CJM::LA’s recently completed Arlington Village property, as well as our in-progress adaptive reuse property will be featured on this year’s AIASB ArchitecTours!

The Santa Barbara AIA’s annual ArchitecTours, a celebration of local architecture, will showcase the architectural fabric of downtown Santa Barbara, including new and recently completed properties in the downtown core.  The theme of this year’s ArchitecTours is ‘Rediscover Downtown Santa Barbara: Imagine How You Can Live, Work & Play’.

Arlington Village Apartments | 1330 Chapala Street

Adaptive Reuse | 418 State Street

Each of the twelve projects showcase the best of downtown and include a mix of commercial and residential projects demonstrating how we live in downtown Santa Barbara.  This event draws attention to the extraordinary architectural legacy in Santa Barbara and the value of well-designed architecture to its surrounding community.  Equally, ArchitecTours highlights the expertise that AIA architects (and Landscape Architects!) possess including a thorough understanding and expertise in urban design, sustainability, accessibility, structural improvements, building materials, and historic renovation.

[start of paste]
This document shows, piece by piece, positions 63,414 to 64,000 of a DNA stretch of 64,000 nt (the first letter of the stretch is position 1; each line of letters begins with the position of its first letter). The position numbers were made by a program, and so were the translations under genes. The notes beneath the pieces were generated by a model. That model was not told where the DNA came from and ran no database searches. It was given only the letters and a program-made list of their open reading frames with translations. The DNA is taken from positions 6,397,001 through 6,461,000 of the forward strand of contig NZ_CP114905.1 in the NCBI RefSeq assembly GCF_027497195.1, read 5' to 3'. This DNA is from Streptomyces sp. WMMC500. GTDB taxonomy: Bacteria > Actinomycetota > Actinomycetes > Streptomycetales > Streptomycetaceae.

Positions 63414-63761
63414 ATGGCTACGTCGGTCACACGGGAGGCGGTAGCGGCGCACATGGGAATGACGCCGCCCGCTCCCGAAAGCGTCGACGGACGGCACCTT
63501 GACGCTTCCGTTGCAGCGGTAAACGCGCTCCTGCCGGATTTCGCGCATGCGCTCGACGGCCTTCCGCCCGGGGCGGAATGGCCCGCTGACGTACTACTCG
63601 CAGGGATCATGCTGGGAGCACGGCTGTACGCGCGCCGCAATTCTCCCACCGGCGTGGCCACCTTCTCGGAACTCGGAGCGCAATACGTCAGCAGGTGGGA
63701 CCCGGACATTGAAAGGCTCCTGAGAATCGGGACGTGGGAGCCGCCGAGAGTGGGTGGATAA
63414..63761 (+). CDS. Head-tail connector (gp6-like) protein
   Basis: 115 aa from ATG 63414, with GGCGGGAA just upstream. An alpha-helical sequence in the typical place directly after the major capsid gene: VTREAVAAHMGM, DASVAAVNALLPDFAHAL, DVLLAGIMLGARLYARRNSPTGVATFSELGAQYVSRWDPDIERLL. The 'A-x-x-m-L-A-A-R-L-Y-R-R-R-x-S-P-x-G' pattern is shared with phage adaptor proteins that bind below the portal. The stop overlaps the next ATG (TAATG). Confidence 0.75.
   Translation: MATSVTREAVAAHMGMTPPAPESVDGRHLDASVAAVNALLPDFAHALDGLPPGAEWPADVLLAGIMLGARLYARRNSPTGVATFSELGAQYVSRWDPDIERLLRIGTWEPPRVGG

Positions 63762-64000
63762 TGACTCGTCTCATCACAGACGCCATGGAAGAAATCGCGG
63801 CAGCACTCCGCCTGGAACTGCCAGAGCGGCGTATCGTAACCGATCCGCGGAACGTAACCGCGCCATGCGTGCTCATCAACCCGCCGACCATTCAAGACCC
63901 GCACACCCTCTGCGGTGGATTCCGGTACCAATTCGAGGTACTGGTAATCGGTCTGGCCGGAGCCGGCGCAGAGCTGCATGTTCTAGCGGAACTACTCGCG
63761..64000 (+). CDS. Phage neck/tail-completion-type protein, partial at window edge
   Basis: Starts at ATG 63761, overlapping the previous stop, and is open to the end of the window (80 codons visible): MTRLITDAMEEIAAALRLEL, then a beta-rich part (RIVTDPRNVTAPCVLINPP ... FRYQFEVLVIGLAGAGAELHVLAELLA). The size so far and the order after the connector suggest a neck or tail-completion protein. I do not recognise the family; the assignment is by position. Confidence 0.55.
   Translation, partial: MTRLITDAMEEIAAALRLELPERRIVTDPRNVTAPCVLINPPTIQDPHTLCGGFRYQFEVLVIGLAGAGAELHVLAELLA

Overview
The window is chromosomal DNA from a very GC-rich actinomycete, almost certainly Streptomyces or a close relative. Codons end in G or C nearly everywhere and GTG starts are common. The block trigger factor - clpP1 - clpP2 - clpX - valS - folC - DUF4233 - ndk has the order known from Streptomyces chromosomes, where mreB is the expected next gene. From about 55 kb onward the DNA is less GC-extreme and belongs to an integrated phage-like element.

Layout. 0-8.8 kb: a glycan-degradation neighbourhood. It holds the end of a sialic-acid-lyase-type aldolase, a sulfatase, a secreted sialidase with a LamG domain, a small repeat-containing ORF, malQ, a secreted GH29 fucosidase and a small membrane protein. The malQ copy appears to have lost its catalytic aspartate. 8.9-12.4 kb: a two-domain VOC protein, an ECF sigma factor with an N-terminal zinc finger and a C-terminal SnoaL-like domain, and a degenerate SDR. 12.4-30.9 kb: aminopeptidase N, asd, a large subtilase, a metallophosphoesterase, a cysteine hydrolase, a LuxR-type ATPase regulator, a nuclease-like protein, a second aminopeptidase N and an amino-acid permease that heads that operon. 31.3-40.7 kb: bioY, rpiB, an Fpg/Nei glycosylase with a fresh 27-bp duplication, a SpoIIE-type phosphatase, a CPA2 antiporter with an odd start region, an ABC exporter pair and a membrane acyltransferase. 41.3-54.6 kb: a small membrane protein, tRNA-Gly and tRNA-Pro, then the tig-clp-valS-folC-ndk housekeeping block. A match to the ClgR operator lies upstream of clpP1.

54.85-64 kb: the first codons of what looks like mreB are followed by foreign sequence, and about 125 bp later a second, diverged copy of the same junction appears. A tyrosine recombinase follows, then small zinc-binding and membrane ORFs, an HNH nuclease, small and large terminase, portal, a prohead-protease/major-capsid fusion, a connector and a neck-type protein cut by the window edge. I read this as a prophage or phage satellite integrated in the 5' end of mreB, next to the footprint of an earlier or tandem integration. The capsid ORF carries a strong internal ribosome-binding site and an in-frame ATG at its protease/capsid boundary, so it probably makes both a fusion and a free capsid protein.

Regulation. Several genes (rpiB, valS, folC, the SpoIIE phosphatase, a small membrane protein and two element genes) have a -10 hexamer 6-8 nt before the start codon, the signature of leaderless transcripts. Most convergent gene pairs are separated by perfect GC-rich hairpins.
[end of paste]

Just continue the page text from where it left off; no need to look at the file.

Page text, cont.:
The tour will be held this Saturday October 6th from 10am – 4pm and will culminate with a festive party.

Tickets are $80 for general public, $70 for AIA members and seniors, and $25 for students.

Tickets can be purchased here.


Crossrails Station Roof Garden

Read Full Article:
Crossrails Station Roof Garden
June 7, 2016
Landezine

Image courtesy of Jason Gairn

Image courtesy of Jason Gairn

Part of a new transit link for the city of London, the Crossrails Station roof garden celebrates the arrival of this new hub but also pay tribute to the neighborhood’s past. This exotic garden sits atop a five story mixed use commercial and transit center. The building’s exterior shell wraps the entire building with large openings above the garden creating a dynamic scene for visitors.